T-Mobile US customers ‘get better 5G performance’ after netw
T-Mobile US customers ‘get better 5G performance’ after network switch
22 February 2021 | Alan Burkitt-Gray
Performance of T-Mobile US’s 5G network has improved significantly in both urban and rural areas, according to Opensignal research.
The company has found that 5G availability in urban areas increased from 26.9% to 30% in the month following a network switch, while 5G availability in rural areas grew by 3.6 percentage points and reached 28.1%.
According to Opensignal senior technical analyst, Francesco Rizzato, “T-Mobile’s standalone 5G network has significantly increased its average 5G availability across both urban and rural areas, but actually benefited rural areas the most, as that is where T-Mobile users were now spending the largest proportion of their time connected to 5G, thanks to SA [standalone].”
The network change that has boosted availability of 5G is the decision by T-Mobile US — which is owned by Deutsche Telekom — to move from a halfway house form of 5G, called non-standalone access (NSA), to standalone access (SA), where a smartphone connects exclusively to 5G signals and uses a modern 5G core network.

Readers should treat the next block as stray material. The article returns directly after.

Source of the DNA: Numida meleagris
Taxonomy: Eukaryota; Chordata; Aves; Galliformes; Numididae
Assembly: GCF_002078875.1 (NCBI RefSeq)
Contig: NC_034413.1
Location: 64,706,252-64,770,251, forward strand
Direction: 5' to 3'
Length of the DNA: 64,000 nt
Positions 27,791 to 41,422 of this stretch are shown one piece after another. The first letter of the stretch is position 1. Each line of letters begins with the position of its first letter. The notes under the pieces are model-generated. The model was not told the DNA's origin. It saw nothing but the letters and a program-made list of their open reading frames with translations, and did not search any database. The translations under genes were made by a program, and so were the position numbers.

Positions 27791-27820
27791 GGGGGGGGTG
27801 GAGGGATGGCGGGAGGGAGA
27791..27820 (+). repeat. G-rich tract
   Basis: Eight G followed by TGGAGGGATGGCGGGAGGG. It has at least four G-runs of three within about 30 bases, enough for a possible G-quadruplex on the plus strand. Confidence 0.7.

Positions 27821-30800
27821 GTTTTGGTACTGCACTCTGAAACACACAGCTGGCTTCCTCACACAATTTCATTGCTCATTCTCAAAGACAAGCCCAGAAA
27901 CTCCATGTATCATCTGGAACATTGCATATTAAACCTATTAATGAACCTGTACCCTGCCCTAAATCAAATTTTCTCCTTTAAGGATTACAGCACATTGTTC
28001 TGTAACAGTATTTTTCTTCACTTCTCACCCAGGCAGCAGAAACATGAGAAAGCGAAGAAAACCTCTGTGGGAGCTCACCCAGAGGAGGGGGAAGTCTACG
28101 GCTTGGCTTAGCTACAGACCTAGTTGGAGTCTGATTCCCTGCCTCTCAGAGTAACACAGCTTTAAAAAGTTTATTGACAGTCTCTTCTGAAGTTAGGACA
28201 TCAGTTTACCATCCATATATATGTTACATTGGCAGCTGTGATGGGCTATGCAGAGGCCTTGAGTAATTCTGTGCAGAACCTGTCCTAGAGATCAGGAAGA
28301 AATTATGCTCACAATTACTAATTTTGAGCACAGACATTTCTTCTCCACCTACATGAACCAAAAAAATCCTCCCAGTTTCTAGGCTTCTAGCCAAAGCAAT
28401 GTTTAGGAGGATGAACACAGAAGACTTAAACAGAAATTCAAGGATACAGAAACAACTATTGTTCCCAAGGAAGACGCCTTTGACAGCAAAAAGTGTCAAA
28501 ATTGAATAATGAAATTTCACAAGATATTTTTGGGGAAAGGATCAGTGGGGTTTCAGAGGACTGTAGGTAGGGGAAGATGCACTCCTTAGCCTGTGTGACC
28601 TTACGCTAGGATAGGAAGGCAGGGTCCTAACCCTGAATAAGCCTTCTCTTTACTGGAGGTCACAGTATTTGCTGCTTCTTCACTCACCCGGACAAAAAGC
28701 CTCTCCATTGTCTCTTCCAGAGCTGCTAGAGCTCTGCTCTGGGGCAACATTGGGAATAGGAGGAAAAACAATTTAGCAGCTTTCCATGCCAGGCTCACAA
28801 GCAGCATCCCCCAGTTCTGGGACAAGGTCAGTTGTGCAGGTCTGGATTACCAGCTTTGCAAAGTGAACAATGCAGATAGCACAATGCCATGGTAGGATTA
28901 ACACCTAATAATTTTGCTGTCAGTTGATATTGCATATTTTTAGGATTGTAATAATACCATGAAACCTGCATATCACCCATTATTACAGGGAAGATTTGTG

In the earlier, NSA, version of the network technology, phones need a combination of 4G and 5G at all times. T-Mobile US is one of the first operators to move to 5G SA.
“In our latest US 5G country report we found that T-Mobile’s mobile experience — including 5G availability and 5G download speed — improved significantly compared to six months before,” writes Rizzato in the Opensignal report.
He notes: “Our users did not experience faster speeds on SA 5G, because of the way T-Mobile has focused its use of SA on extending 5G availability using its 600MHz band. This is likely to change in 2021, as newer smartphones arrive that are able to connect simultaneously to both T-Mobile’s 600MHz and 2.5GHz 5G bands.”
However, there are some disadvantages in the switch to SA. “Mobile users experienced faster average 5G download speed on NSA compared to SA, reaching 64.4Mbps in urban areas and 53.4Mbps in rural areas,” says Rizzato.
“By contrast, the average 5G download speeds we observed for users connecting with SA across urban and rural areas were 28.6Mbps and 30Mbps, respectively.
“This difference in download speeds experienced on SA and NSA networks was likely due to the fact that the NSA connection used additional bandwidth from mid-band 4G/LTE, while the SA connection only used the 600MHz band.”
This is a temporary problem, he says, because of smartphone limitations during last year’s survey. “Smartphones arriving from January 2021 fix this limitation and this will make it easier for T-Mobile to offer its SA service more widely,” he says.
“As T-Mobile users adopt the latest smartphone models that support 5G carrier aggregation of its low-band and mid-band spectrum, we expect T-Mobile will expand the use of SA and its users’ average SA download speeds will likely rise as a result.”
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